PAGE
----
David Shariatmadari reviewing Stephen Poole, Rethink: the surprising history of new ideas, Guardian, 23 July 2016:
According to ancient Japanese religious practices, rivers, trees, rocks and buildings are imbued with a kind of life force. A more contemporary interpretation is gaining traction among some philosophers. Their argument goes like this: if our own awareness derives from matter (flesh, blood, brain cells and the like) then it does so either by “radical emergence” – coming into being via some extraordinary process of which we have no inkling – or it is simply a property of all matter. It’s hard enough to think of the chair on which you’re sitting as composed of billions of buzzing atoms. Now imagine it suffused with glimmers of consciousness too. And yet, for such scholars as Galen Strawson, compared to radical emergence, this is a more parsimonious account.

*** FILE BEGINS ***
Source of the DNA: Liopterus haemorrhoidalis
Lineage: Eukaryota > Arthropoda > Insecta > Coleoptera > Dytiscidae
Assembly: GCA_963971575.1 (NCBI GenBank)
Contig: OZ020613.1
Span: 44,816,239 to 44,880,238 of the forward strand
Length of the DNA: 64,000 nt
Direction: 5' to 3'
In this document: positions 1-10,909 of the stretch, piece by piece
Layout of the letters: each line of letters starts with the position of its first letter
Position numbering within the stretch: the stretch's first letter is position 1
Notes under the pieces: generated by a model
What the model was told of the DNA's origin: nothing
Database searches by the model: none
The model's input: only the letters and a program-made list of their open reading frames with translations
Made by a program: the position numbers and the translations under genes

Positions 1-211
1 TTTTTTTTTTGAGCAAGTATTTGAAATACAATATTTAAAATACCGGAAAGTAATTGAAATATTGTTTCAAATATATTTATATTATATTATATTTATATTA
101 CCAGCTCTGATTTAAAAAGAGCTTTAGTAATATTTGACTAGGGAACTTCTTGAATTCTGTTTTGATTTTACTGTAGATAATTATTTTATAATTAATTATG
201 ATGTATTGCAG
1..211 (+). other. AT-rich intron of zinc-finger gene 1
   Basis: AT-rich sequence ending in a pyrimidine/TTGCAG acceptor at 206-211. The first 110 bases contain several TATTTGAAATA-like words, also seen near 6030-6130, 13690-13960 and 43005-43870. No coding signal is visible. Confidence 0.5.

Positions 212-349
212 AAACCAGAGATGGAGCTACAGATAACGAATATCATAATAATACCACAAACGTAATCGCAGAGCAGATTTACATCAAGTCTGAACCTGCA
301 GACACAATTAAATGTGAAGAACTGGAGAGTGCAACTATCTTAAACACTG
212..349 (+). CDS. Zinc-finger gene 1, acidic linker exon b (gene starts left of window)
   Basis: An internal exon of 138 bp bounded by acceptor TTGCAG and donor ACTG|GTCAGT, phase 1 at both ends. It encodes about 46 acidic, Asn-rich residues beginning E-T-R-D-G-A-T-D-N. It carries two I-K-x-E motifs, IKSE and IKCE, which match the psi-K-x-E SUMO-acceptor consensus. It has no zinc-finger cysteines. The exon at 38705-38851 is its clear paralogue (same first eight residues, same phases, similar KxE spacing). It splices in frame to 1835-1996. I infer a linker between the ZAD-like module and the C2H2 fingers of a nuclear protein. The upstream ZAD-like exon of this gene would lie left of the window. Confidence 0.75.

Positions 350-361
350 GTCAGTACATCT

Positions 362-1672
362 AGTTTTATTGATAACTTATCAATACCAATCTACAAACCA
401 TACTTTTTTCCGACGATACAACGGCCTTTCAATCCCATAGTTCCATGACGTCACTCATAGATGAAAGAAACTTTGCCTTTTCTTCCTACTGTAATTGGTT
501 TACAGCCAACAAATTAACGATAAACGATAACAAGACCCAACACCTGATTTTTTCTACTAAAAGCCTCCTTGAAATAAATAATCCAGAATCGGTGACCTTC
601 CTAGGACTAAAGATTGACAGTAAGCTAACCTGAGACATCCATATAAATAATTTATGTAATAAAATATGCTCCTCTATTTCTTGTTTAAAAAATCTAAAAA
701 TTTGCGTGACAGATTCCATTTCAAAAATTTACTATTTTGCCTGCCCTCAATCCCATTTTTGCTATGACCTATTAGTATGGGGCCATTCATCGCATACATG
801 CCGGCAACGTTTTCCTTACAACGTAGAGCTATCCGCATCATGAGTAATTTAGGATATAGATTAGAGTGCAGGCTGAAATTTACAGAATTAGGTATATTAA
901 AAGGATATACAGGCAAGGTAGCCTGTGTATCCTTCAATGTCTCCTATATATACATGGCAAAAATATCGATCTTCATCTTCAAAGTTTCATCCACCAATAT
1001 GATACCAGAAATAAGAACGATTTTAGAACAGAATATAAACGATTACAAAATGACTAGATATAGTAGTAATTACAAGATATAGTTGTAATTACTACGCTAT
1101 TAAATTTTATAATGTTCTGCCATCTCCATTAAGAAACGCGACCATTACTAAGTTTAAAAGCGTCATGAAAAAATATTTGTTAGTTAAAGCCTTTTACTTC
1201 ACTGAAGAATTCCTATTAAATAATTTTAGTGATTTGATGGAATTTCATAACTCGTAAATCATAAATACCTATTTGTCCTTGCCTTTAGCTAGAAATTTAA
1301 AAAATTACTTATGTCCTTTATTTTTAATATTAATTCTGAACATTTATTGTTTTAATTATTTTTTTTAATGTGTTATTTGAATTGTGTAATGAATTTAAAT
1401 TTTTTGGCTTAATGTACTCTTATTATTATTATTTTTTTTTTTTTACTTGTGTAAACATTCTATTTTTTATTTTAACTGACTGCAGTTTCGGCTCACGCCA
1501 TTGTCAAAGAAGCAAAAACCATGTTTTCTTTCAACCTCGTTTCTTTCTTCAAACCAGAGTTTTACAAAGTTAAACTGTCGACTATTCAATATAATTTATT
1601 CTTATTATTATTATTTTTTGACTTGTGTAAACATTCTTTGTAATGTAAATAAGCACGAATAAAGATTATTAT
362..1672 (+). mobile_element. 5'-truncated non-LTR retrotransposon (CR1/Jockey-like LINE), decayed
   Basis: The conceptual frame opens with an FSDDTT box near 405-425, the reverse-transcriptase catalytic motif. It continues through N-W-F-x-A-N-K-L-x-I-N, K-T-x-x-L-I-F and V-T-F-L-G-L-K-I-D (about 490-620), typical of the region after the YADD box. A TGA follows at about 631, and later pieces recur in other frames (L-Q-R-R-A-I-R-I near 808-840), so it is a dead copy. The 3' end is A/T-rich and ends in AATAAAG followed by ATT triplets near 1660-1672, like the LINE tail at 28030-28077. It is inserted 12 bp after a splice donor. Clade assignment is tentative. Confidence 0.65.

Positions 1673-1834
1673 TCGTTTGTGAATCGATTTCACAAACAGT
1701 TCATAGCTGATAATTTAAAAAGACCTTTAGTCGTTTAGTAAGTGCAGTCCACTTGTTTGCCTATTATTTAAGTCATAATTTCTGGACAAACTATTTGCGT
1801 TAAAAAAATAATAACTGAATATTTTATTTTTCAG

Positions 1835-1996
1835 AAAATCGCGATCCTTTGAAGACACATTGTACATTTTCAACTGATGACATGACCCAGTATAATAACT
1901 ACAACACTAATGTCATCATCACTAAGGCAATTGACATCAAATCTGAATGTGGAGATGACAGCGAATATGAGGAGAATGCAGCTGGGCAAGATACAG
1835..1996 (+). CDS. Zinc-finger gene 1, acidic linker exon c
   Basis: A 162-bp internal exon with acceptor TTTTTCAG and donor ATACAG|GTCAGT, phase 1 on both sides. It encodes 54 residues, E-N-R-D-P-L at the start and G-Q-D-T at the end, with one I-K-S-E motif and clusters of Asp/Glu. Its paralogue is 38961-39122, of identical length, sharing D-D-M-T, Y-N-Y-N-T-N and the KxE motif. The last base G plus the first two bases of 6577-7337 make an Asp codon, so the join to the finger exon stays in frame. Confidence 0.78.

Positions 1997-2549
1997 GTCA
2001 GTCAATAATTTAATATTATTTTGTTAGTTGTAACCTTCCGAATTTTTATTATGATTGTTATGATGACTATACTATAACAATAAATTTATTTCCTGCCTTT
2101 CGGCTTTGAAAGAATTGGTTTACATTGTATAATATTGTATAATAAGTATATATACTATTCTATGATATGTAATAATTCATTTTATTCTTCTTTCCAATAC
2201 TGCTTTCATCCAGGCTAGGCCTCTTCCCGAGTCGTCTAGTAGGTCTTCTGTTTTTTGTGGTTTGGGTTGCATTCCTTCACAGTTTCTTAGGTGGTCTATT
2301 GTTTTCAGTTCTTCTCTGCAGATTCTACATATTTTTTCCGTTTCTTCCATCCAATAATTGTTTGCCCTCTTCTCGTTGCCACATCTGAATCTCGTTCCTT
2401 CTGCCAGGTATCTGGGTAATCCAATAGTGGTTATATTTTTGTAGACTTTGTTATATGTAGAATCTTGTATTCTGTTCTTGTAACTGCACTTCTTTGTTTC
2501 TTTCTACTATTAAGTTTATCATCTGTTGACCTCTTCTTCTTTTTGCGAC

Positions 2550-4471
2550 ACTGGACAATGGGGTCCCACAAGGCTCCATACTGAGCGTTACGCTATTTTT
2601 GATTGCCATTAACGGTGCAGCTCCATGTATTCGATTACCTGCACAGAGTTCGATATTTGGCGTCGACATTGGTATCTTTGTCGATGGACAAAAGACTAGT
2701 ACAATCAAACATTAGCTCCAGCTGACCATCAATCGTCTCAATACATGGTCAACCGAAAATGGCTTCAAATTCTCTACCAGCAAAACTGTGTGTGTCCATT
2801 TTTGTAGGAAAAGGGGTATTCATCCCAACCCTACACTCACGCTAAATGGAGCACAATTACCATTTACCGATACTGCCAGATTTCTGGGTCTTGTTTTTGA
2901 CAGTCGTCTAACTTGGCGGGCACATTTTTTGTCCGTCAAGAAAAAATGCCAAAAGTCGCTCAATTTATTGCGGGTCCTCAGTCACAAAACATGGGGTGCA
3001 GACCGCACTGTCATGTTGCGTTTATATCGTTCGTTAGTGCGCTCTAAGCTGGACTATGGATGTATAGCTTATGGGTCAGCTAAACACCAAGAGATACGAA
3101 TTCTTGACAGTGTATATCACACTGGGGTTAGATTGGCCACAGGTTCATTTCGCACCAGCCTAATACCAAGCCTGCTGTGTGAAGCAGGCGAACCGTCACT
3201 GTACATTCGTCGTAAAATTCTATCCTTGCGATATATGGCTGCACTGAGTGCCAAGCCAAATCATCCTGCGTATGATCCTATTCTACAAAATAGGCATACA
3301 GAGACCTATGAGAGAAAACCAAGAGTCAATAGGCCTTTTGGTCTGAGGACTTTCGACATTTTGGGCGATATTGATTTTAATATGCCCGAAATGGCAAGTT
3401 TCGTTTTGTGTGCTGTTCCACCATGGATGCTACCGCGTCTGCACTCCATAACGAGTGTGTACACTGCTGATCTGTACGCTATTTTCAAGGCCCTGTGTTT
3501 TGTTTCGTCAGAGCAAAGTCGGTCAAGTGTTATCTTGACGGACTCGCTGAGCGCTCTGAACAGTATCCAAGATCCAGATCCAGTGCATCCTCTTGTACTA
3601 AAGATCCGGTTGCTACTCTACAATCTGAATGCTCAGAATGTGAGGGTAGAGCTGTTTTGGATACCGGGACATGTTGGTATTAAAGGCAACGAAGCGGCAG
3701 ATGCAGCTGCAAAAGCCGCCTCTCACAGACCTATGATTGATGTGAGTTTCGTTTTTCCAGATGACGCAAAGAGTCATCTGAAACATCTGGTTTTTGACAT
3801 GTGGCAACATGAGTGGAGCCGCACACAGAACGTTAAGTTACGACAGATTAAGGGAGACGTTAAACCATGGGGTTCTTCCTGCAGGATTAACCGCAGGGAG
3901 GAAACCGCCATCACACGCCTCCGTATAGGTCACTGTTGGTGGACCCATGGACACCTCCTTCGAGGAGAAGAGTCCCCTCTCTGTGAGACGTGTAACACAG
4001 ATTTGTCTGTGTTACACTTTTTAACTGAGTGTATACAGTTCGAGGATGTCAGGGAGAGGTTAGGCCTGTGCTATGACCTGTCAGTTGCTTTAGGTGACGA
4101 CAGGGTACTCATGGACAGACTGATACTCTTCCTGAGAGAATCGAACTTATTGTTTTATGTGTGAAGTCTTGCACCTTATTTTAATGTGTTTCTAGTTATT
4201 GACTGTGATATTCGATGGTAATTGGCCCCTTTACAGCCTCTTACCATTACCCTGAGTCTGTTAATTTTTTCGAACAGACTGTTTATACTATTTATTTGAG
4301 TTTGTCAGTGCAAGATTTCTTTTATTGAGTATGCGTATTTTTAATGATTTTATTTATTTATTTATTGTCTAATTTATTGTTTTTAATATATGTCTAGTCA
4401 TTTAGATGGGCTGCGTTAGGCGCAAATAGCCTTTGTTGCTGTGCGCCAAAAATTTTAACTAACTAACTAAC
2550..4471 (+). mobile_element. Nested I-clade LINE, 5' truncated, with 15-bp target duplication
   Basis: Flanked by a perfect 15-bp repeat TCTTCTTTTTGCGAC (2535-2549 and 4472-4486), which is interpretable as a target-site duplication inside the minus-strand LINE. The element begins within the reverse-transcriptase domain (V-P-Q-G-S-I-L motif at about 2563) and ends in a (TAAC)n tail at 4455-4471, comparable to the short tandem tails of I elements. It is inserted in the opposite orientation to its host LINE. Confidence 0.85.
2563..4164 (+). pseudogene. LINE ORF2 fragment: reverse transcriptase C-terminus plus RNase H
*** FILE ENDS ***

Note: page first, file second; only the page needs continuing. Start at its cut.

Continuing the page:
(I find ‘radical emergence’ more convincing, I think)
(The chairs are at a spa hotel in the Spanish Pyrenees south of the Port de Venasque.)